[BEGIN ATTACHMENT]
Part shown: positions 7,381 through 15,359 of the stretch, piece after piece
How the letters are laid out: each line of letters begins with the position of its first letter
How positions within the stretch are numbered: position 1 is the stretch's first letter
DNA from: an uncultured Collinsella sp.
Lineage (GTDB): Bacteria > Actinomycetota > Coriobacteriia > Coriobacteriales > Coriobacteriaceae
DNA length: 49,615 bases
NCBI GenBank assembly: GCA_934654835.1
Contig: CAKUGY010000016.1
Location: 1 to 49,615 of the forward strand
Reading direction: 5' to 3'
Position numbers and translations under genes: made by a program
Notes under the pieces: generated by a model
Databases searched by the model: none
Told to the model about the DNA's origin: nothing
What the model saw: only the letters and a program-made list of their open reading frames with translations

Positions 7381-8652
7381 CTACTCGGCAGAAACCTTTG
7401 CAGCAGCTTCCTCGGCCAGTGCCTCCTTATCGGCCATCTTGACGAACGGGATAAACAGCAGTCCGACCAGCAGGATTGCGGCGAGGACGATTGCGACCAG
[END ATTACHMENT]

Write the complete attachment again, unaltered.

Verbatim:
Part shown: positions 7,381 through 15,359 of the stretch, piece after piece
How the letters are laid out: each line of letters begins with the position of its first letter
How positions within the stretch are numbered: position 1 is the stretch's first letter
DNA from: an uncultured Collinsella sp.
Lineage (GTDB): Bacteria > Actinomycetota > Coriobacteriia > Coriobacteriales > Coriobacteriaceae
DNA length: 49,615 bases
NCBI GenBank assembly: GCA_934654835.1
Contig: CAKUGY010000016.1
Location: 1 to 49,615 of the forward strand
Reading direction: 5' to 3'
Position numbers and translations under genes: made by a program
Notes under the pieces: generated by a model
Databases searched by the model: none
Told to the model about the DNA's origin: nothing
What the model saw: only the letters and a program-made list of their open reading frames with translations

Positions 7381-8652
7381 CTACTCGGCAGAAACCTTTG
7401 CAGCAGCTTCCTCGGCCAGTGCCTCCTTATCGGCCATCTTGACGAACGGGATAAACAGCAGTCCGACCAGCAGGATTGCGGCGAGGACGATTGCGACCAG